In addition to narrating the remarkable story of Guevara's life, Che is a very good backgrounder on the geopolitics that gave rise to Guevara's pan-Americanism, the Cuban revolution, and his tragic and brutal execution (the press that published Che, Hill & Wang, were last mentioned here for their graphic biography of Leon Trotsky).
The graphic format is especially well-suited to these geopolitical sequences, in which multi-page spreads are used to connect the dots between historical events and nations to give a compact but extremely informative tour through the complex story of Latin American colonization and independence as well as the Cold War.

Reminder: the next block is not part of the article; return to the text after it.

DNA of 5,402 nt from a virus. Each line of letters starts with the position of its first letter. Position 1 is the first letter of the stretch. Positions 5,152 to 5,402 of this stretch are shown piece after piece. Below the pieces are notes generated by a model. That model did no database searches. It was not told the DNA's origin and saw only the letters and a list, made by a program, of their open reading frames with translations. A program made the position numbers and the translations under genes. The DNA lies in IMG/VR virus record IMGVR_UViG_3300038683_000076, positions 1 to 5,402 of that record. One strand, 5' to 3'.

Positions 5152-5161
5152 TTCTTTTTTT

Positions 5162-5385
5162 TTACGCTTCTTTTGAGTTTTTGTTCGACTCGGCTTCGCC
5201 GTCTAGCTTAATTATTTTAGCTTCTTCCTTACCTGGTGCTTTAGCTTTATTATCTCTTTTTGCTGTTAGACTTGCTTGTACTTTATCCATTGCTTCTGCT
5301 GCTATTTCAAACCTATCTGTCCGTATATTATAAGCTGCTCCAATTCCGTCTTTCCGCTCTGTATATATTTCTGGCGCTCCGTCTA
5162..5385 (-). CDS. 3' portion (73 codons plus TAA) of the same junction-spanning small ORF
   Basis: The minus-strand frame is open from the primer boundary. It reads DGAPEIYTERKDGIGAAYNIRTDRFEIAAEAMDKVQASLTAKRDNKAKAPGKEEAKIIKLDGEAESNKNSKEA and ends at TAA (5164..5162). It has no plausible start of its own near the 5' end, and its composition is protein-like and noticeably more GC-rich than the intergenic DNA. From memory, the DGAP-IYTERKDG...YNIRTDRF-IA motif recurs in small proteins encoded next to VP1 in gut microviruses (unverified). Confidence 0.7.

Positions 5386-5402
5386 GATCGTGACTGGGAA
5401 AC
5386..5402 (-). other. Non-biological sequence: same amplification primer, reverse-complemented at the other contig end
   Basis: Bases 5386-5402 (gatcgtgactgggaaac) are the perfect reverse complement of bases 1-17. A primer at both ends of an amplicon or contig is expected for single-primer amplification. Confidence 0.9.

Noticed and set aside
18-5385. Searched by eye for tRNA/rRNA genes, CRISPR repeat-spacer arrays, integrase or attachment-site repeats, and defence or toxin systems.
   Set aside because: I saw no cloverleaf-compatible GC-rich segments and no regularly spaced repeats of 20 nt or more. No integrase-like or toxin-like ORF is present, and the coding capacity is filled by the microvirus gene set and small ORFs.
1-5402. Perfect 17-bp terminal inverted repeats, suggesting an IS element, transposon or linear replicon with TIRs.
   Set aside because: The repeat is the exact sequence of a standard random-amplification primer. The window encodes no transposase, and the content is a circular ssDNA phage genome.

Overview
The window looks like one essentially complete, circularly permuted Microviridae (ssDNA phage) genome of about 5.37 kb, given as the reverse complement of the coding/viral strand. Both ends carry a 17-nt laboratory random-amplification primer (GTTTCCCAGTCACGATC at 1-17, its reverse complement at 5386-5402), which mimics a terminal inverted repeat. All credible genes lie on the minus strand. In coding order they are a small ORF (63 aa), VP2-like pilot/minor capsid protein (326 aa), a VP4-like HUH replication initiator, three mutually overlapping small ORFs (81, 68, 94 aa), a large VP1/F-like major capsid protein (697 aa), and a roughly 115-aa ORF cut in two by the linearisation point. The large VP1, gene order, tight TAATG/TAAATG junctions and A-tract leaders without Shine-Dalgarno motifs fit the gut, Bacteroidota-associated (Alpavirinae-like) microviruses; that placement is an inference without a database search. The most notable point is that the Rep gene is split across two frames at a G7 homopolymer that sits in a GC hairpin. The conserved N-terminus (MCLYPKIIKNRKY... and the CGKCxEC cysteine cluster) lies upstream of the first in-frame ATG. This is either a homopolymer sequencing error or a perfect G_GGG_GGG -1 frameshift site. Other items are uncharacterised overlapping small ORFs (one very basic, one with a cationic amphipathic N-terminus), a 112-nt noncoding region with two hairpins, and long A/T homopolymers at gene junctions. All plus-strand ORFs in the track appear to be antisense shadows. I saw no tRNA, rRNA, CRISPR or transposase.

This background also sets the stage for the complex story of Che, the man; and Che, the symbol. Both are fraught -- Che, the man, was fierce, brilliant, flawed, vicious, and compassionate. As a symbol, Che has become a revolutionary icon devoid of any substance, for sale on mugs and t-shirts (a warped mirror of Guevara's veneration in Cuba itself, where his larger-than-life image has likewise become an ideological icon).
As with every biography, the biographers have had to take sides, and, by and large, they side with Che. They don't whitewash his actions in war, or the disastrous blunders in Africa; but they also give just appreciation to Guevara's bravery, his commitment to justice, and his integrity. Read the rest